Each year the state’s Health Policy Commission (HPC) sets a target for per-capita healthcare spending throughout Massachusetts and then tracks the components of the healthcare system to see if the state can meet the goal. For 2017, the goal was 3.6% growth. Overall actual growth was 1.6% – or 2 full percentage points below the target, according to an HPC presentation last Thursday.
That 1.6% total healthcare spending growth rate in Massachusetts was well below the national rate (3.9%).
Hospital outpatient spending grew 4.9% in 2017, down from a 5.6% growth rate the year before. The other higher-than-benchmark category was pharmaceuticals, which had a 4.1% growth rate in 2017. The growth rate in hospital inpatient spending was just 1% in 2017, down from 2.8% the year before. That is, the trend shows that spending for both inpatient and outpatient hospital care is dropping in the state.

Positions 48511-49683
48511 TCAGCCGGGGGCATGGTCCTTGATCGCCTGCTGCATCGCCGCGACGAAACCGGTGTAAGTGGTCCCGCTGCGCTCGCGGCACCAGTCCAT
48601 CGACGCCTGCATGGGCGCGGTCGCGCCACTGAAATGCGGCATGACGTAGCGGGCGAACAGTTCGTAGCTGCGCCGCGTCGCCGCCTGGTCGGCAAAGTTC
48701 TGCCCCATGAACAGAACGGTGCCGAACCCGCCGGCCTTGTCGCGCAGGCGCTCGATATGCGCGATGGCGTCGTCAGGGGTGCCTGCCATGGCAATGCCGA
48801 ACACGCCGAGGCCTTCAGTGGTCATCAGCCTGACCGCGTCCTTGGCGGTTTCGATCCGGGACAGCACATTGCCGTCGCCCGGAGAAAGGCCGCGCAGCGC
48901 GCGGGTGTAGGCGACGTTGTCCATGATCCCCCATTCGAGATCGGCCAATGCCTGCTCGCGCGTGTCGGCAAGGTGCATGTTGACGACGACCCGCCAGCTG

The HPC presentation also showed that commercially insured residents experienced a sharp increase in out-of-pocket spending between 2015 and 2017; the per-year cost of such spending was $1,733 in 2016 and rose 23% to $2,131 in 2017. (Out-of-pocket spending is defined as the amount of healthcare costs a person paid in the past 12 months that was not covered by any insurance or special assistance.)
The HPC found that after the formation of Beth Israel Lahey Health, the top five health systems will account for 70% of all commercial inpatient stays statewide. Those systems are Partners HealthCare, Beth Israel Lahey Health, UMass Memorial Health Care, South Shore Health, and Wellforce.